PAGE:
Outside, it was bedlam. Not only is CBOE across the street from the Board of Trade, which obviously felt threatened due to their importance in the nation's economy, but it's a few blocks from Sears Tower, which obviously felt threatened due to their importance as one of the nation's most popular and most visible attractions. So, basically it was every person for himself, a bright, sunny day featuring hundreds of people hailing cabs, stuffing buses, and looking at each other with a mix of fear, sadness, compassion, and cluelessness, if that's a word. A usually empty LaSalle Street bus at 10:30A was filled with folks rushing home to their loved ones, with more filling up behind and in front of us. As usual, I had my headphones on, so I didn't hear what people were talking about with each other. What I did hear was the newswoman on a pop station that I was listening to trying to find an escape break in to say that one of the towers actually collapsed, with a countless number of people still in it. My body went cold, just as it is right now remembering all this. The thought of that happening, a building that big crumbling to the ground with so many people still inside...I could not even imagine how horrific that scene was. I wanted to throw up. The newslady announced the second building falling minutes later, and the usually loud and obnoxious morning guys were completely stunned silent.
There are a million ways 9/11 affected people, from the emotions to the actions it spurred some to take (like Pat Tillman, a damn good free safety for the Arizona Cardinals who quit football in his prime to join the military and wound up killed in Afghanistan) to the impact on the way we live. Me, I was financially affected by the fact that CBOE lost money a bunch of ways--the stock market dipped after 9/11, traders left fearing their safety in a downtown building, and security guards and metal detectors and new electronic entry methods were brought in. The staff lost their twice-a-year bonuses, a hiring freeze thinned us out trying to cover more ground when reporting the traders' quotes, and eventually a new hybrid system was phased in where traders could enter their quotes from their own handheld devices, and we were phased out, although that may have happened eventually with or without 9/11. I wasn't all that much affected by the trauma of the situation because ever since my mom's death when I was 10, I've become a master of hiding my feelings and not letting things get to me (which is why "Karen's" betrayal finally made me snap, because years of shielding my heart from pain exploded right in my face). I felt for the victims, sure, but I didn't know them, so they seemed as distant as the victims of all the other worldwide terrorist attacks. There was a trading firm in the towers that had an office in Chicago, so some guys at CBOE knew some of the victims, and being even that close to it made my stomach turn. I had no desire to get any closer. Getting very far away from it all really is the lasting impression that I have, in the form of realizing that because of how we as a country do things, someday something is going to happen that makes 9/11 seem like just a beginning. So I would love to get away and move out of the U.S., but at the moment I'd have to play the lottery a lot more than I care to in order to do that.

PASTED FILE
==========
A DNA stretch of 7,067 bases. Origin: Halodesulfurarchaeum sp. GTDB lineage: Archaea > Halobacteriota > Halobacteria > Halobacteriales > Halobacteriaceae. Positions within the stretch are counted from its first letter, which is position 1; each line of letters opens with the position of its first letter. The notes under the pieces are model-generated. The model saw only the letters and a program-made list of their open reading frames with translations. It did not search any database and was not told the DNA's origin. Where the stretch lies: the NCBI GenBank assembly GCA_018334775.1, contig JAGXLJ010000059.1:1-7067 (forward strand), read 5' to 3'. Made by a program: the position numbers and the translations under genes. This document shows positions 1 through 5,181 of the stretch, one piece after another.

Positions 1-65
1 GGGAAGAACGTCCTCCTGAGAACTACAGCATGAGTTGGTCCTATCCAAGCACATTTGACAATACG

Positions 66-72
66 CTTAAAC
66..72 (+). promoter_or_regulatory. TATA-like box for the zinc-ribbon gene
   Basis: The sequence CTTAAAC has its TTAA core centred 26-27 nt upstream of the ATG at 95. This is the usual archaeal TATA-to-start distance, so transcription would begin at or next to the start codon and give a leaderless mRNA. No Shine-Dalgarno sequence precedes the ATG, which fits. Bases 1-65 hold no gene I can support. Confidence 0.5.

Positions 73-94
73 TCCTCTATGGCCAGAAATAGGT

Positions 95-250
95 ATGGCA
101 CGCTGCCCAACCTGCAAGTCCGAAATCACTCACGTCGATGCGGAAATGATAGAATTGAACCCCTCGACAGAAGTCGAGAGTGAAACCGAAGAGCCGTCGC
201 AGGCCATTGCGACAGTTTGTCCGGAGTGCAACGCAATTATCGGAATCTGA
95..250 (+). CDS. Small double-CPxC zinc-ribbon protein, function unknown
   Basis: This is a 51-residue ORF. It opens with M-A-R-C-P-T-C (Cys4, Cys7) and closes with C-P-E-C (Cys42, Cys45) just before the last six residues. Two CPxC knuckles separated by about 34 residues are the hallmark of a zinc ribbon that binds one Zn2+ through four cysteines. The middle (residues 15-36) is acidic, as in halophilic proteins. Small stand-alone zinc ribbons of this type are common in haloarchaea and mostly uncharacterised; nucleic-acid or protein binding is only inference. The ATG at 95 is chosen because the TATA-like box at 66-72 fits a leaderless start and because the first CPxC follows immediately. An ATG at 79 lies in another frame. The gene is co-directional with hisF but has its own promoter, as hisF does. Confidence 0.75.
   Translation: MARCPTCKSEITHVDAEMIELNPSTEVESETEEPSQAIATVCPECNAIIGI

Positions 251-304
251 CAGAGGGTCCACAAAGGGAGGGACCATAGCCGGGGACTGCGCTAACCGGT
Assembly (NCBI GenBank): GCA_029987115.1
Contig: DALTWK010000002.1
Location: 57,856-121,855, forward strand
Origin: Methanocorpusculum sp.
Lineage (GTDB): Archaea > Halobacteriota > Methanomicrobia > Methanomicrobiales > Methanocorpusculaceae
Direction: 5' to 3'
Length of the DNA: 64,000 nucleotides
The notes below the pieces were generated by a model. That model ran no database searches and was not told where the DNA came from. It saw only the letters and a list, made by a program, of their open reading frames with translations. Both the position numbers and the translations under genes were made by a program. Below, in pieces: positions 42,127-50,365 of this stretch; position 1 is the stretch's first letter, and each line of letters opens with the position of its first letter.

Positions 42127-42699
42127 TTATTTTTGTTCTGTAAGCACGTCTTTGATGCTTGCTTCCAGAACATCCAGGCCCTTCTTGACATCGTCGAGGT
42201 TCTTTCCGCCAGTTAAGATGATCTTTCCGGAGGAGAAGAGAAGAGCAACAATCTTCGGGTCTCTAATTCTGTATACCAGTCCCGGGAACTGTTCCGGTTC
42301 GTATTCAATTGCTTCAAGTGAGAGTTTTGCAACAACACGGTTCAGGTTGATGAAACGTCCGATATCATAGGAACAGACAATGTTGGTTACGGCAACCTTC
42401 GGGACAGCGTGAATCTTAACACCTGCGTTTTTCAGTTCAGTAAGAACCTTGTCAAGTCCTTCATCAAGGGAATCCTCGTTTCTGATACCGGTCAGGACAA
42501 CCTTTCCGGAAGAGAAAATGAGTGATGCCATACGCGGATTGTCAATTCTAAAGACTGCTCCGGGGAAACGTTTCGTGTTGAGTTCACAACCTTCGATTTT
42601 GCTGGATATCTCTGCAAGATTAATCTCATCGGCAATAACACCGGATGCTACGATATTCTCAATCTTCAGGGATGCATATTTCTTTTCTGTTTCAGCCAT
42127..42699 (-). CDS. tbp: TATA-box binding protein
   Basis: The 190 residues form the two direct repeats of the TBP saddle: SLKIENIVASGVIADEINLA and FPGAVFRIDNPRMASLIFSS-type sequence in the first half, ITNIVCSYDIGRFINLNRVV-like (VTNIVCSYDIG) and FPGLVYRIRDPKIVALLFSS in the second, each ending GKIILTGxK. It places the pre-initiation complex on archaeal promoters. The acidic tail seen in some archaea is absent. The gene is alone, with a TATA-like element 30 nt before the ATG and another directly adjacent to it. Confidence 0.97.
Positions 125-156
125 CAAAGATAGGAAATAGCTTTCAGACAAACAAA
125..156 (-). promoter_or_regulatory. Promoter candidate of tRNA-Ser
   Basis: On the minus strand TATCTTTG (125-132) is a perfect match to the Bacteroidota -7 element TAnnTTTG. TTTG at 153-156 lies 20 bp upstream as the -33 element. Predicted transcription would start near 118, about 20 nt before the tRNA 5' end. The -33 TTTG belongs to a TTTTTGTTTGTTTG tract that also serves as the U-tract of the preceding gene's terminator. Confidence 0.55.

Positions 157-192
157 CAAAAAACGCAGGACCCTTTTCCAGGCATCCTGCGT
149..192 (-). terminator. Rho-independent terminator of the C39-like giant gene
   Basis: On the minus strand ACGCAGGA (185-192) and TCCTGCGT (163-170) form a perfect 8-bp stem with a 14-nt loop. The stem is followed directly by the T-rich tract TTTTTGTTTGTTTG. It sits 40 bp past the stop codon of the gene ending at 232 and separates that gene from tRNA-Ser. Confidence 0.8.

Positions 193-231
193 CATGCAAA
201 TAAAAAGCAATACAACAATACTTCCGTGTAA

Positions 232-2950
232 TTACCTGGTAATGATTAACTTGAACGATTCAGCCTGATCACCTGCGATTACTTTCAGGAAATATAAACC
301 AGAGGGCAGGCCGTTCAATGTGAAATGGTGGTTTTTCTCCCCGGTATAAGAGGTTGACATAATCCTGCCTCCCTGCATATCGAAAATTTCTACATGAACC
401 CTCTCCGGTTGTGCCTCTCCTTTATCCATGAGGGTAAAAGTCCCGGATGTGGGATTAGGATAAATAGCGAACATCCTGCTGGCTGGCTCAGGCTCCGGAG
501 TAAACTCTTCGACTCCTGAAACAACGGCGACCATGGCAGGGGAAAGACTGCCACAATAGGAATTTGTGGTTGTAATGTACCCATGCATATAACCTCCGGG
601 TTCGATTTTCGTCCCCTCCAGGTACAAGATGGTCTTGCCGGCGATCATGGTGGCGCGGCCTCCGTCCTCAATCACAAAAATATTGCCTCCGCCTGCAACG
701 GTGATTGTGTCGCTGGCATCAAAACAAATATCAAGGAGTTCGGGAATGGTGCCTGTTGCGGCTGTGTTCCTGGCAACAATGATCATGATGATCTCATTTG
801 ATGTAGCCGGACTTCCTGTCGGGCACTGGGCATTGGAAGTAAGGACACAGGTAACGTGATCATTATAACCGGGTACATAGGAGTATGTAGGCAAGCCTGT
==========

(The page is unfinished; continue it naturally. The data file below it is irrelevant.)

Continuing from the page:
Sometimes I'm amazed at the political football that those in charge have turned 9/11 into. It's like they don't care about the lives involved and just want to use the event to shine a light on the other party's shortcomings. As jacked up as Bush and the rest of the Republicans have been at handling it, it's not like if a Democrat were voted president that Bin Laden would immediately be found. It's pretty clear that he will be found when he wants to be found, and not a second sooner. They're all concerned with the same things--making sure that those close to them would never be a victim of something like this (or have to go fight against it), making sure Social Security funds continue to be funneled into Capitol Hill call girls' purses, and pointing fingers at the other guys and taunting them, saying it's all their fault. I'm obviously no political pundit, but I'd say one of the most glaring things coming from 9/11 is the way it showed our "leaders" for what they really are...and the people of America for what they really are. I mean, when the lasting image of Bush is him hunched over a children's book on 9/11 trying to fathom what happened like he's a 2nd-grader who was just told there is no Santa, and that's our chief executive, what the hell does it say that he got re-elected?